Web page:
This refers to the article “The dark side of glamour” by Sevanti Ninan (July 25). It is sad to note that Indian media treat ‘celebrities', dead or alive, as saleable commodities and use them for sensationalism and commercial exploitation. In the process they violate the personal liberties of their families and associates and cause irreparable damage to them. It is time the media realise their social responsibilities and practise self restraint while reporting on celebrities to avoid a negative impact. Though it is a human tendency to make hay while the sun shines, the celebrities and their families should be conscious of the fact that the celebrity status is dependent on youth, especially in entertainment and fashion industries and can never be permanent. As ageing is an irreversible process they should gracefully fade away when not in demand.
The tribute by Lata Mangeshkar to the legendary singer Mohammed Rafi (“Remembering Rafi ”, Ranjan Das Gupta, July 25) was a well compiled piece. Rafi had his legion of fans in Kolkata too where he had sung in several soirees some which were night-long affairs. Endowed with a resonant voice, he hit the limelight with memorable numbers like Abhi Na Jao Chhod Kar from “Hum Dono”, the soulful bhajans from the film “Baiju Bawra” tuned by Nausad , the unforgettable gazals from “Mere Mehboob”. He had sung almost every type of song. No wonder, the living legend Manna Dey once rightly said that Rafi was a better singer than him. Although the latter himself had said, ‘People listen to my songs. I listen to Manna'. They were good friends and a healthy competition used to run between them. Be it a trendy fast number for Shammi Kapoor, the soul-stirring Nafrat Ki Duniya Ko for Rajesh Khanna in “Haathi Mere Saathi” or the melancholy number Teri Galion Me Na for Anil Dhawan in “Hawas”, Rafi mesmerised the audience. In the three decades since his passing away, not one singer has emerged who can step into his shoes.
Khagra, West Bengal
Lata Mangeshkar's reminiscence was indeed touching. She was candid in her observation that Rafi “was not only India's greatest playback singer but also a wonderful person”. Rafi sahib, in fact, had a wide range of pitch and amazingly enough, he moved majestically through this span with his liquid golden voice with extreme skill, dedication and purity. “Music should strike fire from the heart”, said Beethovan, “and bring tears from the eyes”. Happily Rafi sahib has achieved this rare feat in his musical journey spanning three decades. His mastery over film music was complete, as if it was exquisitely chiselled as a piece of sculpture. Undoubtedly, he was indeed a legend of our time and the fragrance of his legacy may continue to endure and waft for generations.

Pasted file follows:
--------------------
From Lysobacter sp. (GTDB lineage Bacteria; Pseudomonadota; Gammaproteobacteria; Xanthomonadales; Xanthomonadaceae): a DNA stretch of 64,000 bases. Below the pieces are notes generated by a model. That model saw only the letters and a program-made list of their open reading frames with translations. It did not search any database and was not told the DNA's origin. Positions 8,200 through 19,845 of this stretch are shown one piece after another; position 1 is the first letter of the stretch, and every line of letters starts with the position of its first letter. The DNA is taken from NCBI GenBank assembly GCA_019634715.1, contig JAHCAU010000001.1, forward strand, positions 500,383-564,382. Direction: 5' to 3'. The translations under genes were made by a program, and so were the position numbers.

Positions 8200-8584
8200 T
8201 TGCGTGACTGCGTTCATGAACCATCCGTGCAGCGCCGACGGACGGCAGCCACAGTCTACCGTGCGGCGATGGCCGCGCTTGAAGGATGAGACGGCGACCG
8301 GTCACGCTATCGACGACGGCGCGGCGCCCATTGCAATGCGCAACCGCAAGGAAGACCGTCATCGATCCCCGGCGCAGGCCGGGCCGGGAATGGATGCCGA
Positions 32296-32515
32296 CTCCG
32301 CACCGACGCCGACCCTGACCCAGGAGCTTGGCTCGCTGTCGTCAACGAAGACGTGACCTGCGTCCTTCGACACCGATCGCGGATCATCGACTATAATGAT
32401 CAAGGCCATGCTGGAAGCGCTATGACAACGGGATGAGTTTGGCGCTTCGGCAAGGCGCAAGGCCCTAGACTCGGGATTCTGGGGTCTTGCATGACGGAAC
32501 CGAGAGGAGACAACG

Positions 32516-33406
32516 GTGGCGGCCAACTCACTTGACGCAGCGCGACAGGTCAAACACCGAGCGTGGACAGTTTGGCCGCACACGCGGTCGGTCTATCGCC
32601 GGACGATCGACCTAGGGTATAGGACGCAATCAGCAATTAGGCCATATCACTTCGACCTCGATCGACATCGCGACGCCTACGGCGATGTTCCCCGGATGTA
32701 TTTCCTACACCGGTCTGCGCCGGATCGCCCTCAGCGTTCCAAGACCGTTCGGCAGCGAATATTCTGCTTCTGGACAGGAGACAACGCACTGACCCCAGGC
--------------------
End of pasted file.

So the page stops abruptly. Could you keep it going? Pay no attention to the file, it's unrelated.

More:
Kelath Gopakumar Menon
Part of our heritage
The article by V. Sriram (“Unsung hero of Madras”, July 25) with the majestic photograph of Sir Thomas Munro sitting seated on a horse was very informative and worth reading. This is a monument and as far as I am concerned, removing the same is totally out of question. It is not an exaggeration to say that the British empire has shaped our nation to a great extent towards good.
The statue for a man who rode on his horse, almost throughout the Madras Presidency should stay in Chennai as V. Sriram has very well articulated. Munro loved his horses and took great care of them, as evidenced from some of his correspondence he has left for posterity. It is said that he never used a stirrup to handle his horses and hence the absence of a stirrup on his statue.
Rev. Philip Mulley
One cannot but agree with V. Sriram's plea for letting the statue of Sir Thomas Munro stay where it is. Munro easily reminds one of Sir Henry Ramsay, who, beginning as an ensign went on to serve as the Commissioner of British Kumaun (corresponding roughly to what is today known as Uttarakhand) for over three decades and left an indelible mark. Every single institution in the state of Uttarakhand — revenue and judicial administration, education, health, irrigation, forest management, town planning —can be traced to that great administrator. However, after independence the schools, hospitals and roads bearing his name have been renamed. What a pity that in our over zealousness in demonising the British rulers, we tend to forget the ones who indeed contributed to the well being of the people.
Anil K. Joshi
Dept. of History, Kumaun University
Correction: The exhibition The Indian Portrait – 1560-1860 mentioned in Ranvir Shah's article, “Magic through miniature” (July 25) was held at The National Portrait Gallery, London and not as published. The error is regretted.